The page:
Aspartame was surprisingly shown to mask the “chalkyness” of the corn starch. Although not proved, it seems as though the perception of both the “chalkyness” and the sweet sensation of aspartame occurs in the brain at the same time, thus masking the chalky taste of corn starch.

When tested in vivo, the corn starch product of the invention results in a blood glucose profile increasing linearly from about 45 minutes to about 5 hours, where-after it stays at the same level for at least about 2 more hours. This is totally unexpected when compared to the original release profile of native corn starch, which has a “low hill shaped” release profile. It is also quite unexpected to observe that such small amount of corn starch as 5-20 grams will secure the blood glucose levels for such a long period of time as about 7-8 hours.

SPECIFIC EXAMPLE 3

Clinical Test

The patient arrives in the laboratory in the morning in fasting state and without having taken the regular morning insulin dose. For the establishment of a base line the blood glucose level will be stabilized at. 5.5 to 6.5 mmol per litre with the help of a slow i.e. infusion of insulin combined with a glucose infusion. The insulin is administrated by an infusion rate, aiming at giving a blood insulin concentration of 15-20 mU/l. The glucose concentration will be locked by customary clamp technique, where blood sugar is measured every 5th minute for 1 hour and the glucose infusion rate is adjusted if necessary to give the desired blood glucose concentration. Thereafter the control medication is given and the glucose clamp is continued for 6 hours.

During the test, day blood samples are withdrawn every 10th minute during the first 6 hours of the experiment for glucose determination, and also every 60th minute for insulin determination.

The result of the clinical test is summarized in the diagram of FIG. 1. Herein the blood glucose level in mmol/l is plotted as a function of time. Six tablets according to Specific Example 2 having a total weight of about 15 g and a total starch weight of about 10 g have been taken at time 0 and compared with a control not containing corn starch granulate according to the invention.

As is clear from the diagram, the blood glucose profile using the tablets of the present invention compared to the control is indeed surprisingly different and results in a pronounced increase in blood glucose level up to about 4-5 hours and then staying at the same level at least about 2 hours more. The blood glucose profile obtained by exercising the present invention indeed constitutes a great improvement in regard to the diabetes problem and greatly facilitates the treatment of diabetes with regard to the nocturnal hypoglycemia level in individuals suffering from diabetes.

Moreover, the tablets of this invention possess the unexpected feature of giving a slow release of the glucose contents of the starch in spite of the fact that the tablet is subjected to chewing.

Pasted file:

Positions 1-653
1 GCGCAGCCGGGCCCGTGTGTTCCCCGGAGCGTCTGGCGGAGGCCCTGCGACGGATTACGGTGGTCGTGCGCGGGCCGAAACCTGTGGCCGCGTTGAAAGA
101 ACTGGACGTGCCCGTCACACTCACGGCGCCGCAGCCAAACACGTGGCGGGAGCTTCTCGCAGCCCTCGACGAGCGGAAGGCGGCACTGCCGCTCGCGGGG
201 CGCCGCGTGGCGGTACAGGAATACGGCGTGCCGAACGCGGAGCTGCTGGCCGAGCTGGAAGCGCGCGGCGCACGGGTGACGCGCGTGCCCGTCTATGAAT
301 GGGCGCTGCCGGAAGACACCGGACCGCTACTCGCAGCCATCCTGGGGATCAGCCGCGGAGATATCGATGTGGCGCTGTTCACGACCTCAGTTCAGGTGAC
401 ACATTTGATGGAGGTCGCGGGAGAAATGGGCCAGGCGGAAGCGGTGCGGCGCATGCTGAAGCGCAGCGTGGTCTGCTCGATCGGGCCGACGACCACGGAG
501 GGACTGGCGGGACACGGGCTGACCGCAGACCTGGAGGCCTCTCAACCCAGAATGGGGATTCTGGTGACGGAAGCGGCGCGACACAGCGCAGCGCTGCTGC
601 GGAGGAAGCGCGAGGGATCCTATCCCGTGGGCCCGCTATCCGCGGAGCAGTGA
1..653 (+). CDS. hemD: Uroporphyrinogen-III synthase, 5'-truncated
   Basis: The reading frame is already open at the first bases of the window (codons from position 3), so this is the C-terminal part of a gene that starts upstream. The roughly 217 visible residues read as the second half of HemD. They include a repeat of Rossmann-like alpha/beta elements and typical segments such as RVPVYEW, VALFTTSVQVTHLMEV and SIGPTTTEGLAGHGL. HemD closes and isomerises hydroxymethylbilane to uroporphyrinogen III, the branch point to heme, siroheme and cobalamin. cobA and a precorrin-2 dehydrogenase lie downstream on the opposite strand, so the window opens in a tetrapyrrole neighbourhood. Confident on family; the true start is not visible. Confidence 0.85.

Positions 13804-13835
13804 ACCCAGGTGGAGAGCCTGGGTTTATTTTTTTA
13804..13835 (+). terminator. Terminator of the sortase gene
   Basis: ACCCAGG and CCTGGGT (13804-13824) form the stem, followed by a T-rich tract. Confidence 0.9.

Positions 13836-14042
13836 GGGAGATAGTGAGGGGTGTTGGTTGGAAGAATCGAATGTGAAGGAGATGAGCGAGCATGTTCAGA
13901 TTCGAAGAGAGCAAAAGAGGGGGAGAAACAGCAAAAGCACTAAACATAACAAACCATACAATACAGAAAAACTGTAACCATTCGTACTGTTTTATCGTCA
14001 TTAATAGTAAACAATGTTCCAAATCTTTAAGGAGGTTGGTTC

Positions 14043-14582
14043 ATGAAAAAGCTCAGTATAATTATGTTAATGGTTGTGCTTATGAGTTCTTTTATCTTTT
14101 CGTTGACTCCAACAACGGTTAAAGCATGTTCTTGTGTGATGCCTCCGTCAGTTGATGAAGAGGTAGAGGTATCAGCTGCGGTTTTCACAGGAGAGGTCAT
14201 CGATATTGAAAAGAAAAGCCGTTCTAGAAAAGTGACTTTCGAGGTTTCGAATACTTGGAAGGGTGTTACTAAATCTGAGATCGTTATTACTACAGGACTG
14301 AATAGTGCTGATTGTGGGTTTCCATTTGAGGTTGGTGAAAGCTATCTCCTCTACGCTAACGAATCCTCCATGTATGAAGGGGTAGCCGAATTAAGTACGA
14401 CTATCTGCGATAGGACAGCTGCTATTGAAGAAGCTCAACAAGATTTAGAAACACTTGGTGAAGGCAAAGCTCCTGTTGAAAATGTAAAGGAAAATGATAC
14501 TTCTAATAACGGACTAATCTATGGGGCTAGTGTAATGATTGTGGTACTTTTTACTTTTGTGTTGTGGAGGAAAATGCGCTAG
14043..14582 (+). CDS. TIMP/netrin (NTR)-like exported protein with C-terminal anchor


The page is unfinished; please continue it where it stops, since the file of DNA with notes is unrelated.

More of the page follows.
SPECIFIC EXAMPLE 4

Granulate Particle Size

A corn starch granulate of the formulation in Table 1 was produced according to the general method described in Specific Example 1. The granules were sieved and collected in the fractions 0-180 μm, 180-710 μm and 710-1400 μm. The fractions were analysed for their release profile based on enzymatic degradation.

TABLE 1
Component Amount (g)
Active substance
Corn starch 3,643
Excipients
Isomalt 754
Ethyl cellulose 485
Malic acid 30
Flav P Lemon caps 11
Aspartame powder 2
Colloidal silicon dioxide 50
Magnesium stearate 25
Total 5,000

The release profiles of the fractions are shown in FIG. 2. The fractions consisting of the smallest granules (0-180 μm) resulted in highest absorbance and thus fastest release. The fractions consisting of the larger granules (180-710 μm and 710-1400 μm, respectively) resulted in lower absorbances and thus slower release profiles.

To achieve the desirable release profile, the particle size has now been optimized according to Table 2. The allowance of particles<250 μm is based on their contribution to compressibility.

TABLE 2
Particle size (μm) Weight (%)
>250  75
>710 35-80
<2000 100

SPECIFIC EXAMPLE 5

Crushing Strength

Tablets with different crushing strengths in the range of from 2 to 18 kp were prepared in lab scale from corn starch granulate according to Specific Example 2. A taste panel of six persons, scoring the different tablets on taste and texture judged the tablets. The results are shown in FIG. 3. The panel decided that the optimal crushing strength, from a taste/texture point of view, was approx. 16 kp.

When scaling up the tablet manufacture process to industrial scale and producing tablets with a crushing strength of 16 to 18 kp, as desired from a taste and texture perspective, the tablets did not show the desired controlled release curve, but a considerably faster release profile. Thus, it was surprisingly found that there was a reciprocal relationship between the release profile and the crushing strength, i.e. the softer the tablet the slower the release profile. The results are shown in FIG. 4.

For this reason, it was decided to combine a high crushing strength with a sustained release profile, e.g. about 8 to 14 kp, preferably about 11 to 13 kp.

Classifications
U.S. Classification106/162.81
International ClassificationA61K9/20, A61K9/16
Cooperative ClassificationA61K9/2054, A61K9/2059
European ClassificationA61K9/20H6F2, A61K9/20H6F4
Legal Events
DateCodeEventDescription
Oct 20, 2004ASAssignment
Owner name: METCON MEDICIN AG, SWEDEN
Free format text: ASSIGNMENT OF ASSIGNORS INTEREST;ASSIGNORS:HANSSON, HENRI;LINDNER-OLSSON, ELISABETH;REEL/FRAME:015907/0026;SIGNING DATES FROM 20040922 TO 20040928